wheat on dollars

Blog | November 16, 2016

Down goes the TPP: People Power prevails over Corporate Profit

by Alicia Harvie

If you scroll past the endless post-election news, you may see that the Trans-Pacific Partnership (TPP) has no viable path forward. For now, the gargantuan pro-corporate trade deal between the U.S. and eleven countries will stall out in the lame duck Congressional session, possibly forever.

While the TPP attracted increased attention throughout the election cycle, with both Hillary Clinton and Donald Trump coming out against it, Farm Aid has been a part of the deeper battle against this trade deal for years. We helped bring the voices of family farmers and eaters who are concerned about the TPP’s potential impact on our food systems into the broader coalition that includes labor, environmental, consumer, faith, human rights, civil rights, health, and other organizations and activists.

Because you raised your voice and joined in on actions to stop Fast Track and the TPP over the past few years, we’ve prevented this unfair trade deal from moving forward this year, and perhaps stopped it completely. Together we’ve shown once again that when people of all backgrounds come together to organize, they can overcome the muscle of corporate power.

In a time when our country can feel so divided, all of us at Farm Aid remain heartened by the enduring truth that there are always ways for people to come together and to remember the values that unite us.

Family farmers had a critical role in dispelling the myth perpetuated by Big Ag that the TPP would be good for farmers. We are proud that we helped elevate the voices of actual farmers and ranchers who had grave reservations about the deal. They saw through the false promises that export markets could somehow replace fair pricing or deliver more stability to rural economies, particularly when the rules were being negotiated in secret by major corporate interests. They knew that some of the most promising developments in agriculture, like renewed connections between farmers and eaters and the rebuilding of local and regional food systems, would be undermined by this trade deal. And they knew that trade deals had already killed off popular policies like Country of Origin Labeling (COOL), which were so important for supporting U.S. ranchers and helping consumers trace where their meat comes from.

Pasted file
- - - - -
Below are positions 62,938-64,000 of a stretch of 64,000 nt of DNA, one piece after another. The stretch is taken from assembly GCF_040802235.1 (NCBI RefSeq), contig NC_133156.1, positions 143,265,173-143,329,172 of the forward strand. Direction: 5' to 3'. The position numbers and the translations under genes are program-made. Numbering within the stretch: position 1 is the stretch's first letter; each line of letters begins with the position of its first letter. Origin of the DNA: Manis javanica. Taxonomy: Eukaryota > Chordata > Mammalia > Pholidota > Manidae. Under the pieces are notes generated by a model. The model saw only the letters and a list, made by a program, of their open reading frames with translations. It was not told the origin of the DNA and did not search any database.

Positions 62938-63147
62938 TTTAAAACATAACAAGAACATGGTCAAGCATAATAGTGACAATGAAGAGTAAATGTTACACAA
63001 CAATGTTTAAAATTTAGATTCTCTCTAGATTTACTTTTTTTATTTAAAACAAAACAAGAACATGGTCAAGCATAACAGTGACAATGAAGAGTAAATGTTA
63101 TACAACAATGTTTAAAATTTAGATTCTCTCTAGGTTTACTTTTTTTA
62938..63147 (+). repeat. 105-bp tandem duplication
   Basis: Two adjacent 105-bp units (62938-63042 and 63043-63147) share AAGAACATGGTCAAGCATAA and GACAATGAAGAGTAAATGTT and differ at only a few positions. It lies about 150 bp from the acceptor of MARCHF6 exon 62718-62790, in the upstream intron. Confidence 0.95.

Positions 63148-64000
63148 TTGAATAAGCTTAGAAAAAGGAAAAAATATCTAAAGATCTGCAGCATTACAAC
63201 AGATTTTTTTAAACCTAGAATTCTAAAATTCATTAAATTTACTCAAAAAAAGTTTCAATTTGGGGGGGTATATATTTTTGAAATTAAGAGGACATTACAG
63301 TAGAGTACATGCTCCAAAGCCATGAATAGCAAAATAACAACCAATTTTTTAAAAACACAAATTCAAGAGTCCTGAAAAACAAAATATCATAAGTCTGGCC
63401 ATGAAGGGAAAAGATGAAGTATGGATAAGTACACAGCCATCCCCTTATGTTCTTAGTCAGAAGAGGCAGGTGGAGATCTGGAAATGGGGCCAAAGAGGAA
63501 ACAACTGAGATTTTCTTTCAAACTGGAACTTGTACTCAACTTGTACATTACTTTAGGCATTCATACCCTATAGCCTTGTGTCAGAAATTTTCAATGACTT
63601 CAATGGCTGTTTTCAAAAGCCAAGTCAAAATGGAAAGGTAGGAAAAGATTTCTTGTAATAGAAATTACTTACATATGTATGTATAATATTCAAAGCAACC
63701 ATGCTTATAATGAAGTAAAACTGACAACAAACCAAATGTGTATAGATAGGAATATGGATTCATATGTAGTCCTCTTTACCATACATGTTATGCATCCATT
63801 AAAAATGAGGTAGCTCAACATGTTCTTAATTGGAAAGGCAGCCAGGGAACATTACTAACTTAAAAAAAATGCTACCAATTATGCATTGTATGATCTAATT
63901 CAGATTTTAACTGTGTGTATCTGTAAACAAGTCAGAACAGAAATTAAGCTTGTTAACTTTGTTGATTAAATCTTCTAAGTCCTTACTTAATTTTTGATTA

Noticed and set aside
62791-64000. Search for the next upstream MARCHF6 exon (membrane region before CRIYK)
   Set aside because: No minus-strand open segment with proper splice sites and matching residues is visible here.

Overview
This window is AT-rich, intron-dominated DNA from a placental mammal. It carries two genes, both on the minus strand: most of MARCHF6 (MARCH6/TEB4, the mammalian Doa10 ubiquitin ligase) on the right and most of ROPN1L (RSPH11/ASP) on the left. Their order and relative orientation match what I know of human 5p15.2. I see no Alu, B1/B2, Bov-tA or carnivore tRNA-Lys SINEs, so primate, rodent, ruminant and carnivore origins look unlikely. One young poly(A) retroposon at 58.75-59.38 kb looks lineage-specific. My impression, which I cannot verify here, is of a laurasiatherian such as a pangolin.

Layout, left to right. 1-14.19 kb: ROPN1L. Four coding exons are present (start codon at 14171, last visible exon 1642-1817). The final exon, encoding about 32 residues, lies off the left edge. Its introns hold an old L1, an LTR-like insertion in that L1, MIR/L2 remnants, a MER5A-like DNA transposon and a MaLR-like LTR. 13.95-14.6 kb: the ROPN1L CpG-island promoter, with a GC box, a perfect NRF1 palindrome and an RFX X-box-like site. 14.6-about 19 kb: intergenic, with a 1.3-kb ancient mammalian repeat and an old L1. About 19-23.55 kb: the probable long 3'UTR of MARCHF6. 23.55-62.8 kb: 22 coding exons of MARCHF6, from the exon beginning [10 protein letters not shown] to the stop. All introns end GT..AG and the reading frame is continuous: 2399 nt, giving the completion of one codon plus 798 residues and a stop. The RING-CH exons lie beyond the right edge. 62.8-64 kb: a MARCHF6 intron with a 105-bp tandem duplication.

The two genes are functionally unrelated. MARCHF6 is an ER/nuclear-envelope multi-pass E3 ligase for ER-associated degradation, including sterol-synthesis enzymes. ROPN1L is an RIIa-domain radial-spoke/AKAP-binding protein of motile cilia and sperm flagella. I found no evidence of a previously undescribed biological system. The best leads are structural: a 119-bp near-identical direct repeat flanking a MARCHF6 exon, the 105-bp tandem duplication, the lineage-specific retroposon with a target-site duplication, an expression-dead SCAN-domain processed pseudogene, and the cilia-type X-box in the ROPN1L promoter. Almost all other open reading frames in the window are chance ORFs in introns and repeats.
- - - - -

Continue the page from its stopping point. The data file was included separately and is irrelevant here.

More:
And it wasn’t just U.S. farmers and ranchers who came forward with these concerns. American farmers joined with farmers from across the globe who saw how the same multinational corporate interests were intent on undermining strong family farm agriculture and food systems for their own profit.

But it’s not over yet

As a slew of pro-TPP folks and corporate lobbyists join the administration of President-elect Trump, we will have to remain vigilant and strong in our opposition to this damaging “NAFTA-on-steroids” trade deal, and any other form it may take moving forward.

Instead, we will push for trade deals that are negotiated democratically and transparently. Ones that actually work to deliver fair prices to farmers, protect our environment, support living wages and fair working conditions, and promote public health, human rights and the strength of local economies. Farm Aid supports trade that advances food sovereignty, which is the right of communities and nations to determine their own food and agriculture policies and the broader democratization of food and farming systems.

The struggle against the TPP crossed party lines and brought together people in rural and urban communities, those who work in a myriad of different industries and those who support many different causes. In a time when our country can feel so divided, all of us at Farm Aid remain heartened by the enduring truth that there are always ways for people to come together and to remember the values that unite us.

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